Tuesday, November 9, 2010

Pumpkin muffins

One of my favorite pumpkin recipes last year was a pumpkin muffin recipe I found from Erin Cooks.  The muffins come out moist and puff up and crackle on top just the way I like them.

I recently revisited the recipe. There are a few more pumpkin muffin recipes I want to try out this Fall, but this one is pretty good.

Pumpkin Muffins (slightly adapted from Erin Cooks)

Yields: 1 dozen muffins

Ingredients
2 eggs
3/4 cup sugar
7 oz pumpkin puree
1/2 cup vegetable oil
1/4 cup unsweetened applesauce
1 1/2 cups flour
1 tsp baking soda
1 tsp baking powder
1/2 tsp cinnamon
1/4 tsp salt

Directions

1. Preheat the oven to 400º.  Whisk together the flour, baking soda, salt, cinnamon and baking powder in a medium bowl.

2. In a separate bowl, beat the eggs, sugar, pumpkin, applesauce and oil until smooth.

3. Pour the pumpkin mixture into the dry ingredients and stir together until completely mixed

4. Grease a muffin tin or fill your tin with cupcake papers. Fill with batter until they are 2/3 of the way full.

5. Bake for approximately 15 minutes.

Monday, November 8, 2010

Lemon Bundt from Nothing Bundt Cakes


Nothing Bundt Cakes
12205 Scripps Poway Pkwy, Ste 104
Poway, CA 92064
(858) 566-2863
http://nothingbundtcakes.com

This weekend I was in San Francisco attending the Foodbuzz Festival.  It was a fun, busy weekend full of an insane amount of food, which I’ll be blogging about soon after I finish going through and organizing my photos.


Since I was going to be in San Francisco, I stayed with my parents. BF and I brought back a cake from Nothing Bundt Cakes for them.  I’ve tried cakes out from them before and blogged about it here.  Since then I’ve been back a couple times. The cakes have really grown on me, though they are on the sweet side.

Nothing Bundt Cakes is a popular chain of bakeries offering full sized bundt cakes and mini bundtlets.  The chain has popularized bundt cakes, making them almost as trendy as cupcakes.  These bundts make great gifts and are adorably packaged.

The cakes are super moist and super dense. I was surprised at how heavy the 10 inch cake was.  We chose a lemon cake because my parents like lemon.  So far my favorite flavor has been chocolate chocolate. I’m not too big of a fan of lemon, but I did have a small piece of this and thought it was pretty good. My parents liked it too, though they found it too sweet, which they often do.

Sunday, November 7, 2010

Pumpkin mochi

I’ve been working on trying to create a pumpkin mochi recipe. Every year I make pumpkin mochi cake, and I plan on making it again this year, but I also wanted to try making individual pumpkin mochi balls.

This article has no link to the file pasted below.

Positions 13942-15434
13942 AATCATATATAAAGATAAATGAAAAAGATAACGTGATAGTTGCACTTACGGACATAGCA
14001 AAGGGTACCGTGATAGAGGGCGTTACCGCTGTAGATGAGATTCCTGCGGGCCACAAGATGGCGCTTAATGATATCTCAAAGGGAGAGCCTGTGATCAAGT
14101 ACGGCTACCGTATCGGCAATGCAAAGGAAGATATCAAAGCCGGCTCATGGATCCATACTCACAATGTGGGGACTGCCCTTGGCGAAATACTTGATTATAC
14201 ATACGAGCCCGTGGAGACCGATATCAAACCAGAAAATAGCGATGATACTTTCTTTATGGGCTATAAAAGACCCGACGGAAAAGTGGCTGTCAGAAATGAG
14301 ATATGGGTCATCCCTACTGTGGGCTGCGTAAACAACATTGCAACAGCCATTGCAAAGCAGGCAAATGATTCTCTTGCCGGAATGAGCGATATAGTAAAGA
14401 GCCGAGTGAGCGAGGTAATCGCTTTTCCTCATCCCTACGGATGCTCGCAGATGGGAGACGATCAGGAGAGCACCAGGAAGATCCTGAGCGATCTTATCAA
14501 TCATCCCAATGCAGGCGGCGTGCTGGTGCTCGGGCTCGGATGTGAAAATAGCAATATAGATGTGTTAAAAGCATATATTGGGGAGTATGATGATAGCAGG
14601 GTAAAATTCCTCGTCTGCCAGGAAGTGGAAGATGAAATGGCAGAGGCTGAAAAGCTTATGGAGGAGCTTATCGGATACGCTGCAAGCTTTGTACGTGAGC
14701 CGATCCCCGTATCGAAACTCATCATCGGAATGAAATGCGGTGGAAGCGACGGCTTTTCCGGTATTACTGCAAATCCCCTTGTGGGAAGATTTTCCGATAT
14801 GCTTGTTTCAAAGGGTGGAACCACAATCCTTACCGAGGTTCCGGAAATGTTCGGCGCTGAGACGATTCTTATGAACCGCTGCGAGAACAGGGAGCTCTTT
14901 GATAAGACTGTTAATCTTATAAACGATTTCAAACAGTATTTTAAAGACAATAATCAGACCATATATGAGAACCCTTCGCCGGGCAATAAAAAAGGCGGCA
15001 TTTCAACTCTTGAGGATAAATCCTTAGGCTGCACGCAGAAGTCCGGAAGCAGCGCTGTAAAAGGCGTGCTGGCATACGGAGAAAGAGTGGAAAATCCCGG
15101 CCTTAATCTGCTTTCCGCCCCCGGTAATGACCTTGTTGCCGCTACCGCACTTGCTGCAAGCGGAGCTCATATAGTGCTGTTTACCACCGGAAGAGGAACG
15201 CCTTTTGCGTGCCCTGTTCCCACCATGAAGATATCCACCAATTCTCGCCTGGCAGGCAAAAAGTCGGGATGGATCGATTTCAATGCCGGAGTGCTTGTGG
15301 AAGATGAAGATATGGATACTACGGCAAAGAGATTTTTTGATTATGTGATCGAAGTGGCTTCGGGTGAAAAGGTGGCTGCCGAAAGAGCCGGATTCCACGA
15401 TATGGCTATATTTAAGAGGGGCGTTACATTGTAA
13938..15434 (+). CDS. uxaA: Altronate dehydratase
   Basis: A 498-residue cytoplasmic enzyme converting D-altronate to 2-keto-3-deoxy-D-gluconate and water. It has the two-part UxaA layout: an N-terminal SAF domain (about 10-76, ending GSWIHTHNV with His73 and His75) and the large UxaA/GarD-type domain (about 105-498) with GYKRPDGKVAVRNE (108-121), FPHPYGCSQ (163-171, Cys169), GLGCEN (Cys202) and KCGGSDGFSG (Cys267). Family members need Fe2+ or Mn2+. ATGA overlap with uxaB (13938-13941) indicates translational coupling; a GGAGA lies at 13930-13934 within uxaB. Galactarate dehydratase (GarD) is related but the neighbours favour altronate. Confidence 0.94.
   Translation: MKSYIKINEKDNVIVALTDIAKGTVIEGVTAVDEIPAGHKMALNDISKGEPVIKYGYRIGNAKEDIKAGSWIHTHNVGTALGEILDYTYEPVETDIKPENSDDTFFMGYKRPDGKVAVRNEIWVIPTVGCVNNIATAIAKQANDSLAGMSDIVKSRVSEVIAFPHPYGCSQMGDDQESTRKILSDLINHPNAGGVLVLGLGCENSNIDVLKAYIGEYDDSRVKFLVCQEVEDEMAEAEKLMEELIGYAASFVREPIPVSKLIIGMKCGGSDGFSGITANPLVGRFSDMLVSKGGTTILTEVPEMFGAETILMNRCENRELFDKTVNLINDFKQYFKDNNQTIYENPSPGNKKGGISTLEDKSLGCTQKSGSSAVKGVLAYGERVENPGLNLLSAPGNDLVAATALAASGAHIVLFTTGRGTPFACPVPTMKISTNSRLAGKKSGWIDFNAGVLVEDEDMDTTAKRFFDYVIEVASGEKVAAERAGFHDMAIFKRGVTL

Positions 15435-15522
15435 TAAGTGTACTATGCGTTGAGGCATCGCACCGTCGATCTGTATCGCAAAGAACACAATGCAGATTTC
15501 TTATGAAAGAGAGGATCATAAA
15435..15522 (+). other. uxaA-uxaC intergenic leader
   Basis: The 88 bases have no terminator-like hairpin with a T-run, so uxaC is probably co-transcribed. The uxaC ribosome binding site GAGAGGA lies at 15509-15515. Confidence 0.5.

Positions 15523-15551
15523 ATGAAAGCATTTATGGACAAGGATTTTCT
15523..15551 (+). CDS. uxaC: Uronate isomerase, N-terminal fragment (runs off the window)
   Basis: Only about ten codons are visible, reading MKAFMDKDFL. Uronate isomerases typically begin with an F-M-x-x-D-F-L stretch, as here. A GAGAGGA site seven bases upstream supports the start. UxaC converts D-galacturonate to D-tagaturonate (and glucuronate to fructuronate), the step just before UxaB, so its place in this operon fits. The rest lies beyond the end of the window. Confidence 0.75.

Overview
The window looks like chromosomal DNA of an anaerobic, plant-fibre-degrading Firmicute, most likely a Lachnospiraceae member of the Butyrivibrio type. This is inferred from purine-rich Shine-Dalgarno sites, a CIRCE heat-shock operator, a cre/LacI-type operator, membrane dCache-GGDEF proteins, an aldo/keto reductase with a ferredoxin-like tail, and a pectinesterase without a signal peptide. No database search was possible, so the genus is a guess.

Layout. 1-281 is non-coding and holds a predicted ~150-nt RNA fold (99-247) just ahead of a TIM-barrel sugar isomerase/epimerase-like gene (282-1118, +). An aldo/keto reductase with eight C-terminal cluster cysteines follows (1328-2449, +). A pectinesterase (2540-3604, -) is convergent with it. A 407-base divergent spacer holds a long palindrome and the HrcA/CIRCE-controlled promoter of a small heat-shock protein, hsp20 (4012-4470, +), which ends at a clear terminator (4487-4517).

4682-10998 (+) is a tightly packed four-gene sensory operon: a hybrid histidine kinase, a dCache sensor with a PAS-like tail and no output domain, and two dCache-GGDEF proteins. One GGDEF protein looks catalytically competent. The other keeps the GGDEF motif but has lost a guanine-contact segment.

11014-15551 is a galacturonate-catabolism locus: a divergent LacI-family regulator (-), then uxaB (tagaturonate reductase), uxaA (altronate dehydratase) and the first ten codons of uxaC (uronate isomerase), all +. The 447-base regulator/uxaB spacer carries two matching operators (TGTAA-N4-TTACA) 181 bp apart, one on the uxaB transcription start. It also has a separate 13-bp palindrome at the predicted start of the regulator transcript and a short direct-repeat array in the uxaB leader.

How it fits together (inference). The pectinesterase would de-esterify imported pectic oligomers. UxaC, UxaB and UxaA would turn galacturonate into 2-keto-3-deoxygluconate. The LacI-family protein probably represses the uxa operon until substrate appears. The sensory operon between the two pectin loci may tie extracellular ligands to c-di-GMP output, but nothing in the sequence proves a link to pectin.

My first attempt was a few weeks ago using the microwave method. They tasted good, but the dough didn’t come together well. When I shaped them into balls, they kept sagging down like a sad lump. The dough was also super sticky and so I had to dust them with a lot of cornstarch. As a result, the bright orange color of the mochi was hidden by the cornstarch.

So then I thought of boiling the mochi, for a more stable ball.  There is a chinese dessert, sometimes referred to as sticky rice balls or glutinous rice balls, which is boiled mochi/glutinous rice flour.

While these held their shape much better, they also came out a much lighter shade of orange than I wanted to and the flavor of pumpkin was practically non-existent.

I plan on experimenting with this more in the kitchen. I may try a steamed version and also may try the microwave method again.

Boiled Pumpkin Mochi Balls

Ingredients
1 cup sweet glutinous rice flour or mochiko flour
approx 5 tablespoons water
1/4 cup pumpkin puree
1/4 cup sugar

Directions
1. Pour all the ingredients into a bowl and mix. You may need to add more water to the dough. The dough should be sticky, but if you touch it, it should not stick to your hands. Add enough water until the dough comes together and doesn’t stick to your hands.
2. Take small chunks of dough and roll them to form balls.
3. Boil a small pot of water and drop balls in after water begins to boil. Let them cook for approximately one minute.  The balls should float to the top.
4. Pour out the hot water and rinse the balls in cold water to cool them down. Then let them sit for about an hour to cool.
5. When the balls have cooled, scoop them out and place them in mini cupcake liners. The mochi balls should be eaten the day of. The next day they will lose their chewiness. Do not refrigerate, as the dough will completely lose its chewy texture.